It was during this time four wheels and a roof became the more practical choice. By then, Ford was mass-producing the Model T to take over the roads in the US, while the Fiat 500 was all the rage in Europe. Even Morgan joined in on the action, releasing its first four-wheeler, the 4-4, a car equipped with a four-cylinder engine and four wheels.
And so by the end of World War II, the Morgan 3 Wheeler was close to obsolete, a relic of a time when horses and automobiles shared the road.
Back to the future
Building the 3 Wheeler today happens much as it did more than a century ago — by hand. Every Morgan 3 Wheeler takes about 100 hours to finish in a tiny factory in the English city of Malvern Link.
The 3 Wheeler features careful stitching adorning the leather seats, a dashboard styled after an old fighter pilot cockpit, complete with a flip switch horn, and a V-twin engine body reminiscent of the Super Aero, the 1927 version of the car. Today’s Morgan 3 Wheeler makes you feel like you’re driving a piece of history — bonnet and goggles included.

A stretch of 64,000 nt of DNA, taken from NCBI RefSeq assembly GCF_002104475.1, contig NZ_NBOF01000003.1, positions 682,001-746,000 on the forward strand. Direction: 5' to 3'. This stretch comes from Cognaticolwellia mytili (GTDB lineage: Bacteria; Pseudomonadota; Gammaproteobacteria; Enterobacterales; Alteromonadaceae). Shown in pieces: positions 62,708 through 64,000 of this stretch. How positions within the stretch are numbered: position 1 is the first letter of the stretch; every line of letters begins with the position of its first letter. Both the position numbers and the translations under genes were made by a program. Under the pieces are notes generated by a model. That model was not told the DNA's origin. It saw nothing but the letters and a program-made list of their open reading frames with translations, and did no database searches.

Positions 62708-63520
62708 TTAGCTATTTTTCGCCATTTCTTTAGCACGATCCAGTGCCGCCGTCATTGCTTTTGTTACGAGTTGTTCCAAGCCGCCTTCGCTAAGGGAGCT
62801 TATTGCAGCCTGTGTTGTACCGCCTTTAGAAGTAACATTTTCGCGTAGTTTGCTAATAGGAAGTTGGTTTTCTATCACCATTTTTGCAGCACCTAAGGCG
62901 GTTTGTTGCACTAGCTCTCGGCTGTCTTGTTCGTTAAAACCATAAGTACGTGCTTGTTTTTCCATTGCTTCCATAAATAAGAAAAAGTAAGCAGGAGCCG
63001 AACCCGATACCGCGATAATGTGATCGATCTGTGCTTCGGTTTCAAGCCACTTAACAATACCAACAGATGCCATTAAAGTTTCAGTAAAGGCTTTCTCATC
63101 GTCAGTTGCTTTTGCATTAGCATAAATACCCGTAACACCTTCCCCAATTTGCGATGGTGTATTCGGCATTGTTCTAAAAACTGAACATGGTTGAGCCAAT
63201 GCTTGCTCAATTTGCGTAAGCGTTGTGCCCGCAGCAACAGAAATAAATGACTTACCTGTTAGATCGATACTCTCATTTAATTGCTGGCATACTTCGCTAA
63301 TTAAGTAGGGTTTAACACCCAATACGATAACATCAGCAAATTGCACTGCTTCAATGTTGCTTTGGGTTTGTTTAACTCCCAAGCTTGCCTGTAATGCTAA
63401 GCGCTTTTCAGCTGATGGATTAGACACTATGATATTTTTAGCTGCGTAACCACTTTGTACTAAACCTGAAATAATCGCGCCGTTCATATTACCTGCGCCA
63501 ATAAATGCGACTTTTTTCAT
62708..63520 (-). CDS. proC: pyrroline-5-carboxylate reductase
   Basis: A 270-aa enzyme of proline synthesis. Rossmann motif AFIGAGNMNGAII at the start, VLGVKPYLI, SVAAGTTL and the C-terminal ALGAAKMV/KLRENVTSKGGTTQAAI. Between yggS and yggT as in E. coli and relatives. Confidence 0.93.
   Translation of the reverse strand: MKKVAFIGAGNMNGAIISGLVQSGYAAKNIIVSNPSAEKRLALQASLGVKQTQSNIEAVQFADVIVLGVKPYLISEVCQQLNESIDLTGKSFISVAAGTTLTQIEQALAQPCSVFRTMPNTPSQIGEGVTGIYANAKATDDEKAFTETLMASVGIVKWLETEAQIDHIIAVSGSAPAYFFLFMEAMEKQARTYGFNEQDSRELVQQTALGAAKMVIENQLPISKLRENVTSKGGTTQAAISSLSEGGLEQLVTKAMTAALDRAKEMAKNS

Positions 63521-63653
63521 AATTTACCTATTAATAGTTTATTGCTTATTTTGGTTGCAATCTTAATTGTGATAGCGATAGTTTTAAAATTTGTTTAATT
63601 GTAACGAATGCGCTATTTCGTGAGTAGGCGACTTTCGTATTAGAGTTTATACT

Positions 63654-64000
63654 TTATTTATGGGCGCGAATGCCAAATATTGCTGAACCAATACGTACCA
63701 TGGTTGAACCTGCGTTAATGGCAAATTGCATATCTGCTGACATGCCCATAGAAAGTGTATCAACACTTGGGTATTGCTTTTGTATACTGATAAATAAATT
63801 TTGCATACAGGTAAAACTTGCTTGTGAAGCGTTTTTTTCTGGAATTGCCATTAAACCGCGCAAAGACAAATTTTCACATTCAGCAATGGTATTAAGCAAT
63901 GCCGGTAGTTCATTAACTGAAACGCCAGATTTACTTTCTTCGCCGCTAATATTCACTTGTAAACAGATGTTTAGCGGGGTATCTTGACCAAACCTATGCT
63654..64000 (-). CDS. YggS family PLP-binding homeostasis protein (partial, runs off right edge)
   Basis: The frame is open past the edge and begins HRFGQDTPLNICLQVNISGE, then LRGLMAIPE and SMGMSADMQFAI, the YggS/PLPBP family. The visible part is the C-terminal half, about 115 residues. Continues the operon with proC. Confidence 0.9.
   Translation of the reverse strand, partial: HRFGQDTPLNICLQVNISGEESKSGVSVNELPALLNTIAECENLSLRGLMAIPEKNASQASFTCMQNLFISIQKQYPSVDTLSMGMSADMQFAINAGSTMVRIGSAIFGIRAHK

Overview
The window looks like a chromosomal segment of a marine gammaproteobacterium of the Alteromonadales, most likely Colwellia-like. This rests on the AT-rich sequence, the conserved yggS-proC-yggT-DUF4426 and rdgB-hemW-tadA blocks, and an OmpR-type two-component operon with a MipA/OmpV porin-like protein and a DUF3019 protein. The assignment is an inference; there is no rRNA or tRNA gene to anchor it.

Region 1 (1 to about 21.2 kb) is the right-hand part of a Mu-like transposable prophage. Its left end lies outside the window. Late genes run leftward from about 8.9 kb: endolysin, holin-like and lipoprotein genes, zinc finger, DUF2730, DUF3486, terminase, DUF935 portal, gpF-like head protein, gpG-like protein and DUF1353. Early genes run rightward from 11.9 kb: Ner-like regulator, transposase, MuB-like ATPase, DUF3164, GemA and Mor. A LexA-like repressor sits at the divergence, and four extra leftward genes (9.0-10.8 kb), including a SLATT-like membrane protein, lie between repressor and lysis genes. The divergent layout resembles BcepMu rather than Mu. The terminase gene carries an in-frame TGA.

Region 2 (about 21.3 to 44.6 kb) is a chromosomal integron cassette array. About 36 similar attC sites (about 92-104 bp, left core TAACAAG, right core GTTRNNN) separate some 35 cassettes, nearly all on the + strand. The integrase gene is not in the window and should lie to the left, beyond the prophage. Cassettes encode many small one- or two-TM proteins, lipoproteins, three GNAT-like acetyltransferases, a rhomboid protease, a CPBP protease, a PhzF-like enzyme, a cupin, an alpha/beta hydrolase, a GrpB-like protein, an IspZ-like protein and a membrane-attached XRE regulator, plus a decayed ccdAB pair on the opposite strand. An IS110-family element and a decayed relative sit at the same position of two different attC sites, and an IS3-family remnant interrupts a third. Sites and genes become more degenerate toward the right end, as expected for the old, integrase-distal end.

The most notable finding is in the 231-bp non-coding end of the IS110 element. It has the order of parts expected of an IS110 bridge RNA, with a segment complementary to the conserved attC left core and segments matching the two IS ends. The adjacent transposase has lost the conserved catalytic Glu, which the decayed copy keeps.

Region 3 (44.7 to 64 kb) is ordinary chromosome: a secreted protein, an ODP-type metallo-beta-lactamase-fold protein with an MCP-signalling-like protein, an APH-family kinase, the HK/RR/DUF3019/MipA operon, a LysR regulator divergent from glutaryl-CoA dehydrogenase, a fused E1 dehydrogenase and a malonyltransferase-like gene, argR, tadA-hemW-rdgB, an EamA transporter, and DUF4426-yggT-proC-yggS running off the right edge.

Looks like a 3 Wheeler but drives like a sports car
Aside from the Morgan 3 Wheeler’s retro styling, everything else is built to face the 21st century. The S&S engine powering the Morgan 3 Wheeler has plenty of torque, providing maximum power at minimum revs. S&S, of course, is the American motorcycle engine and parts manufacturer responsible for replacing twin engines for specific Harley-Davidson models.
And at 2.0 liters, it has enough power to take the Morgan 3 Wheeler from zero to 60 mph in under five seconds.